GSVA and ssGSEA output differences
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Davide • 0
@a00f114c
Last seen 9 days ago
Italy

Hi everyone,

I have a question about the GSVA package, In particular about the results with different methods parameter value ("ssGSEA" and "GSVA" ). In my case I have 5 sample and I want to test the enrichment of 2 genesets on them. The step of my analysis was the following:

• produce a raw counts matrix for BAM files
• normalise the raw counts (DESeq2)
• transform the normalised counts via regularised log
• Run GSVA

I've performed the gsva() 2 times with same parameter except for the method; one time i used ssGSEA and for the other GSVA, the results i've obtained led to opposite conclusions (regarding the enrichment of the two genesets). I've attached the plot showing the obtained scores

On the left GSVA score plot and ssGSEA on the right.

My question is, it's possible that the two methods gives me such opposite results when described as "similar" in the help page? I've read the reference paper trying to understand better which could be the source of the variation but i think i'm loosing something (or more), it's probably due to the gene ranking step? even if it's due to that or from other aspects of the computation i didn't expect, from what i know, such a difference in results. If someone can fill my gap in knowledge for big it is and give me some insights/explanations on the argument and results understanding it would be awesome. Let me know if more information are needed from me on the problem.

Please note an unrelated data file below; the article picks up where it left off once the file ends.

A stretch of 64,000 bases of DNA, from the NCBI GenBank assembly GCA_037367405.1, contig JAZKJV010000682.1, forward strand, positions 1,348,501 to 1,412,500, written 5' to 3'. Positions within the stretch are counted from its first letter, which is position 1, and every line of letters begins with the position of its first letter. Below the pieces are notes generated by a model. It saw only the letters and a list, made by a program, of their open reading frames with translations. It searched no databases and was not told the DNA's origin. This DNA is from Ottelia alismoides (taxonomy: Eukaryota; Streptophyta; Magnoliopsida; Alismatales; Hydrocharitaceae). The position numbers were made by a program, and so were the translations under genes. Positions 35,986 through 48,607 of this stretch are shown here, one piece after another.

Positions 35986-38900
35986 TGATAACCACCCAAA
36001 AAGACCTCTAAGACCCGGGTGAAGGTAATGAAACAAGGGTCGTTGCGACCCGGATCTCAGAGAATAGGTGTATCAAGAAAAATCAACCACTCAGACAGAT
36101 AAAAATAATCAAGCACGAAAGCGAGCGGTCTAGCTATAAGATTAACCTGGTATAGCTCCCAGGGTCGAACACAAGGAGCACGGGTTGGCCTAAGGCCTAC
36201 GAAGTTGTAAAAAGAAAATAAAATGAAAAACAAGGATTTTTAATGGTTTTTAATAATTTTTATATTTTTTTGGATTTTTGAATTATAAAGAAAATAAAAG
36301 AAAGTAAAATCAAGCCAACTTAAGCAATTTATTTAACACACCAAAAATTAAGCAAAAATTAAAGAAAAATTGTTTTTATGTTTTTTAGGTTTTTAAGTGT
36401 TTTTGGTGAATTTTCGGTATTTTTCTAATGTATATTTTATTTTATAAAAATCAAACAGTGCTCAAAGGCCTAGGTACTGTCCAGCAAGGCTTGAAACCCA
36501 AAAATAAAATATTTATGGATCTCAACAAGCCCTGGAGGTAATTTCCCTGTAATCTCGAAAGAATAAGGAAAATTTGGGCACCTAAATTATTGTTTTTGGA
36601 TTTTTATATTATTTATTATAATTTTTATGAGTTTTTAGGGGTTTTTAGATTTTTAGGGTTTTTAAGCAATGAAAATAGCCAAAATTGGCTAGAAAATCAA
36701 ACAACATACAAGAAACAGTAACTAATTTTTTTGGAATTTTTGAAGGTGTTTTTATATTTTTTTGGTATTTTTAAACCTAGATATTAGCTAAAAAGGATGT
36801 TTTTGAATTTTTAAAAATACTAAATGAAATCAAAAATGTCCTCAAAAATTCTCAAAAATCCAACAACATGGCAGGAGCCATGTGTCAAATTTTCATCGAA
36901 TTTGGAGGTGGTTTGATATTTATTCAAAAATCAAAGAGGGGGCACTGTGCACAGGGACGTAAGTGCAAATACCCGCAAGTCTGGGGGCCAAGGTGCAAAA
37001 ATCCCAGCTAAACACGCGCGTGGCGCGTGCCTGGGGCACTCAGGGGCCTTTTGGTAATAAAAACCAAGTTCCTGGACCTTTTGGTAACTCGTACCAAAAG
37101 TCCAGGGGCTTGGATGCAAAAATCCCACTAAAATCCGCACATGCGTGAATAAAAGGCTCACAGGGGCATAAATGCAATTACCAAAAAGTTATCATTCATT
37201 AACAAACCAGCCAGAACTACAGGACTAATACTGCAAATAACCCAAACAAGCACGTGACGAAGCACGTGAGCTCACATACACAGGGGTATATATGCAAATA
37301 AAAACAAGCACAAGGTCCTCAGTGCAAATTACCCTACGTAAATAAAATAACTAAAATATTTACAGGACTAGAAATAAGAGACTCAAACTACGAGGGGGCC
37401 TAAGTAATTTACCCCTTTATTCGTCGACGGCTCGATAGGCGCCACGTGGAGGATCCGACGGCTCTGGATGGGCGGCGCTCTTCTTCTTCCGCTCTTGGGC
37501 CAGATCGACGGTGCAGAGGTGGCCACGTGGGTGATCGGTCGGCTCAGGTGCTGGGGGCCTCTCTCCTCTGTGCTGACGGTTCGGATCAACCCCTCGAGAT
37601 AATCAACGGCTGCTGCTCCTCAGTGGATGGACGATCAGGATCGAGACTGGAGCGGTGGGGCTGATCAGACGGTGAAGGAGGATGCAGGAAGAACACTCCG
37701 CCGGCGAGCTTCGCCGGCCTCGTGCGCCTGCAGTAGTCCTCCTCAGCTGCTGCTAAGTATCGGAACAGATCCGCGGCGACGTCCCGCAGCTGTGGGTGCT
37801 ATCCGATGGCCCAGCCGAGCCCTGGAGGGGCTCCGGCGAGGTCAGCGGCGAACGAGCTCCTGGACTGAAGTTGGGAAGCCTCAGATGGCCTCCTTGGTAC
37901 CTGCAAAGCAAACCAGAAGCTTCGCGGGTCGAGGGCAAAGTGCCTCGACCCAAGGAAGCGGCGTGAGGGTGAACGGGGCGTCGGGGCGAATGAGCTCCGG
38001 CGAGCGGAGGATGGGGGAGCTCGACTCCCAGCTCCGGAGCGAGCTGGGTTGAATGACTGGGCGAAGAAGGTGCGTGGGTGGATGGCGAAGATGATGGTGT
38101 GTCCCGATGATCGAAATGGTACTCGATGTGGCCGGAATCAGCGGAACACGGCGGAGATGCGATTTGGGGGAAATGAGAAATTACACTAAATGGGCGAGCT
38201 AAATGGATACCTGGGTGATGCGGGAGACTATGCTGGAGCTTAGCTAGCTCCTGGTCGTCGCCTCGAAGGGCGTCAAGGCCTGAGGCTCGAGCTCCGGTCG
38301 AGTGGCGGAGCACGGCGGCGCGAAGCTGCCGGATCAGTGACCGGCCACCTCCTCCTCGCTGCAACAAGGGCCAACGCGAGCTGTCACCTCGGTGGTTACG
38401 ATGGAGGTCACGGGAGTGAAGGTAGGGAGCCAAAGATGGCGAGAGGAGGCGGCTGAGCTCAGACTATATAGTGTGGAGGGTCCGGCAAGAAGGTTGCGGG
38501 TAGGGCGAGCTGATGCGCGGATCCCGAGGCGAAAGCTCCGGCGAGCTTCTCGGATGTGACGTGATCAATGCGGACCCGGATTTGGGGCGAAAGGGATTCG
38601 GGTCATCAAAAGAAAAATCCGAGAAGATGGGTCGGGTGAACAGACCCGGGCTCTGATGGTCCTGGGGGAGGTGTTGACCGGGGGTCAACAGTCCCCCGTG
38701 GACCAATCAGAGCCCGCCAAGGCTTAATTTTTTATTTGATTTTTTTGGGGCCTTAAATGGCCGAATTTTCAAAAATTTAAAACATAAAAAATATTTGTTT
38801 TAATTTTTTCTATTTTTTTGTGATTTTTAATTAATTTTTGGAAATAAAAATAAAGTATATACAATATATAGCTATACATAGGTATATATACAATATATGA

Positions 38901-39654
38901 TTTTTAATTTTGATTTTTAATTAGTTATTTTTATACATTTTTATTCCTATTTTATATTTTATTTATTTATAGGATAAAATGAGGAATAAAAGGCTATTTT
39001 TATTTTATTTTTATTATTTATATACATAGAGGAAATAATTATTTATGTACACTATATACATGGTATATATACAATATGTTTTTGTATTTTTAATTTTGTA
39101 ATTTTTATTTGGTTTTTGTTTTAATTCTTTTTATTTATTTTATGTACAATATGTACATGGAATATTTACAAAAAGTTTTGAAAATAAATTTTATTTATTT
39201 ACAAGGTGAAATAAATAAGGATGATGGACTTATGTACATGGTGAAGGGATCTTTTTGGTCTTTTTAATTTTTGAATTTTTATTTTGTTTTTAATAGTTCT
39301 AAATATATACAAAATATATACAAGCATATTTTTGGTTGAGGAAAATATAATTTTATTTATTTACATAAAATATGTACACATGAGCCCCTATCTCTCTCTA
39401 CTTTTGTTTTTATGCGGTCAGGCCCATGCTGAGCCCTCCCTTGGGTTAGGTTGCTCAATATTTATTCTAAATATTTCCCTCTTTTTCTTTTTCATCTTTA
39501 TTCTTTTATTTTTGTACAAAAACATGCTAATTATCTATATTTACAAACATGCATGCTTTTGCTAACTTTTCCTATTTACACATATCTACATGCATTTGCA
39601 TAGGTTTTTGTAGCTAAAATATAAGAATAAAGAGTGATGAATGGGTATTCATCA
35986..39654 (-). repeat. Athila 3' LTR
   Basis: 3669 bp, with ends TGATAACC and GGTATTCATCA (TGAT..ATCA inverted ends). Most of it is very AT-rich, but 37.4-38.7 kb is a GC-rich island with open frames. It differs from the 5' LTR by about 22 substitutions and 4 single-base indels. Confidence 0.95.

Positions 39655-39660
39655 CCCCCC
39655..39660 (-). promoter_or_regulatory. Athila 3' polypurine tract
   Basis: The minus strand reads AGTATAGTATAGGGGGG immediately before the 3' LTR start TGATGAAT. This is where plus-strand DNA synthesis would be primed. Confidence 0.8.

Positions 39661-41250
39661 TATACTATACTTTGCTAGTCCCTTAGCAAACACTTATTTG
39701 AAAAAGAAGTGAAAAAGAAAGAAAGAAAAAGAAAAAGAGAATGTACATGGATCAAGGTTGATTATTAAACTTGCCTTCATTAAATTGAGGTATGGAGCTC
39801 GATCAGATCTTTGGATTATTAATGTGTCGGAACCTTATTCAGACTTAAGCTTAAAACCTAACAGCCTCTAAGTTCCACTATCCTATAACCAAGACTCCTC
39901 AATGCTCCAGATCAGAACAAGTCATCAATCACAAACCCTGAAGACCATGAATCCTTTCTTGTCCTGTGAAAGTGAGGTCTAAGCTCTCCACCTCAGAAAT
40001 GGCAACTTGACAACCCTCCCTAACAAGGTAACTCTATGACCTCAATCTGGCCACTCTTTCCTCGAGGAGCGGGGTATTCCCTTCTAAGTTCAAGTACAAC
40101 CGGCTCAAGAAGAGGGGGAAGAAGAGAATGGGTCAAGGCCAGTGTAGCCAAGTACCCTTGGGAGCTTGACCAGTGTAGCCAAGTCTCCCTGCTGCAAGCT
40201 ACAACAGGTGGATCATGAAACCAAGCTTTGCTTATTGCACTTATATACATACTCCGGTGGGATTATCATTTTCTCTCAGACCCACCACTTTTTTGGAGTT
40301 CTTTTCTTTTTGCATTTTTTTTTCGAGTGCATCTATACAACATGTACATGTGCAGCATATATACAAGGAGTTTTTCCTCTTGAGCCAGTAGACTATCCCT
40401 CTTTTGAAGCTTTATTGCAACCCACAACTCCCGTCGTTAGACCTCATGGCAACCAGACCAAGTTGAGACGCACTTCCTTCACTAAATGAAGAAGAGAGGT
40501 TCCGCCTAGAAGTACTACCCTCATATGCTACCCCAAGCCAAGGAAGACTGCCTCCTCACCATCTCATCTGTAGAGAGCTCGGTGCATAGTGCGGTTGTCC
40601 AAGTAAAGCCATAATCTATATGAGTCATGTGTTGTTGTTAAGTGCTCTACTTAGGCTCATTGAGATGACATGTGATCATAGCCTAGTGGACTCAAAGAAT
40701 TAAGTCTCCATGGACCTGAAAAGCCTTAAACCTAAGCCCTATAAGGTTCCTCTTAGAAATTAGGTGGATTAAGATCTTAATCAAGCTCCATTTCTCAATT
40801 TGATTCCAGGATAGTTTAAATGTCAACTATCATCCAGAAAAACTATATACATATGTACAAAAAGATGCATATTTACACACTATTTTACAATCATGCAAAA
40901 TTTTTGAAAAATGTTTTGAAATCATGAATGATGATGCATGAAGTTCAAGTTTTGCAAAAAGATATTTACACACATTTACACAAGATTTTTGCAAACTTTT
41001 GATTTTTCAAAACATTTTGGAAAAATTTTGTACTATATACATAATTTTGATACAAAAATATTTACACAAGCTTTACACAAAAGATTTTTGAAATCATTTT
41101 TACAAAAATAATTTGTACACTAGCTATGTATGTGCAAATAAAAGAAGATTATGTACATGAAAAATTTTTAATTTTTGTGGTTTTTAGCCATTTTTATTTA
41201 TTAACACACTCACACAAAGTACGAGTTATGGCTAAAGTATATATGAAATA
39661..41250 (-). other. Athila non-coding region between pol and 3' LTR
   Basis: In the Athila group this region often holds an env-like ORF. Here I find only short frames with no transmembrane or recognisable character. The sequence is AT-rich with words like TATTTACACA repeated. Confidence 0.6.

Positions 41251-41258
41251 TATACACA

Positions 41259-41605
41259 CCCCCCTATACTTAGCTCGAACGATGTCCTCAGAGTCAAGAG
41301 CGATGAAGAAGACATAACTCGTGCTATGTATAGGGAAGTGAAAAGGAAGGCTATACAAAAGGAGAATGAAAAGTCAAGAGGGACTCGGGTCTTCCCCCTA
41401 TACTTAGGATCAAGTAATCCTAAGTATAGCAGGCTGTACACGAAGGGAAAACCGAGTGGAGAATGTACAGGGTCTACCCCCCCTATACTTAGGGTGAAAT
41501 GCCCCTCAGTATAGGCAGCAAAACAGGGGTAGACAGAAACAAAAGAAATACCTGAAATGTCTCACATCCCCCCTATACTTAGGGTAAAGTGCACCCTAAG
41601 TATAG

enrichment GSVA enrichplot ssGSEA • 648 views
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Robert Castelo ★ 2.9k
@rcastelo
Last seen 16 days ago
Barcelona/Universitat Pompeu Fabra

hi,

GSVA is similar to ssGSEA in that it is a non-parametric method that uses the empirical CDFs of gene expression ranks inside and outside the gene set, but it has some features that make it different to ssGSEA. The fact that all your ssGSEA scores are positive while GSVA scores are positive and negative suggests to me that there could be some problem in the way you are calling both methods, some unintended error, but I would need to access the data and the code that you use to be able to tell you more about where these differences come from. Another way in which you may check the extent to which the results make sense is by exploring the expression values of the genes that form each gene set. For a positive GSVA score, the genes forming the gene set should have a higher expression that the genes forming a gene set with a negative GSVA score.

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Hi, Thanks for the reply, i looked at the genes expressions data and i have an idea which result have more sense. At the same time i'm posting here data and code, if you have time to look at that, it will be awesome.

here a trimmed version of the code i used, with the main workflow:

library(GSVA)
library(DESeq2)
library(stringr)
library(msigdbr)
library(ggplot2)
library(plyr)

#Functions
addScore <- function(matrix , list = NULL, max = Inf, min = -Inf, method = "gsva"){
print(method)
gs = gsva(expr = assay(matrix), list, min.sz = min, max.sz = max, method = method)